On May 18, the Assembly Appropriations Committee advanced Assembly Bill 742, limiting the use of police canines for apprehension and crowd control. The bill has been amended to allow for the use of police canines for apprehension in some circumstances.
AKC understands and acknowledges there are issues concerning the use of police canines for apprehension, but we feel the recent amendment could lead to unintended consequences for public safety. Properly trained dogs are the best locating tool that police have when seeking to apprehend a dangerous suspect in flight. Banning their use could reduce the tools available to police and could have grave consequences for the safety of officers, suspects, and the community at large.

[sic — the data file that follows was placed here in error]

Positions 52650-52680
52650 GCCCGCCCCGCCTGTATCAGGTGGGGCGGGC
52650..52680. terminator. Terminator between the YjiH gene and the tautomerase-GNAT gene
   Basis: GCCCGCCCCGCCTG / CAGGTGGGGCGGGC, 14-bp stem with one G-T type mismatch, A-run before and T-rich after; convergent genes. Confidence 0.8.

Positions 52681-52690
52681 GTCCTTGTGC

The bill is likely to be voted on by the full Assembly this week in advance of a Friday, June 2 deadline for its passage.
The author of the proposal, Assemblymember Corey Jackson (Dist. 60), continues to work with stakeholders on the bill, and AKC appreciates his concern for safety of all Californians.
If you would like to comment on the bill, please reach out to your assemblymember.
(Click HERE to find out who your assemblymember is).
To refer to AKC’s previous alert on Assembly Bill 742, please click here.
AKC Government Relations continues to monitor bills in California impacting dog owners and will provide updates. For questions or more information on California legislation, contact AKC GR at email@example.com.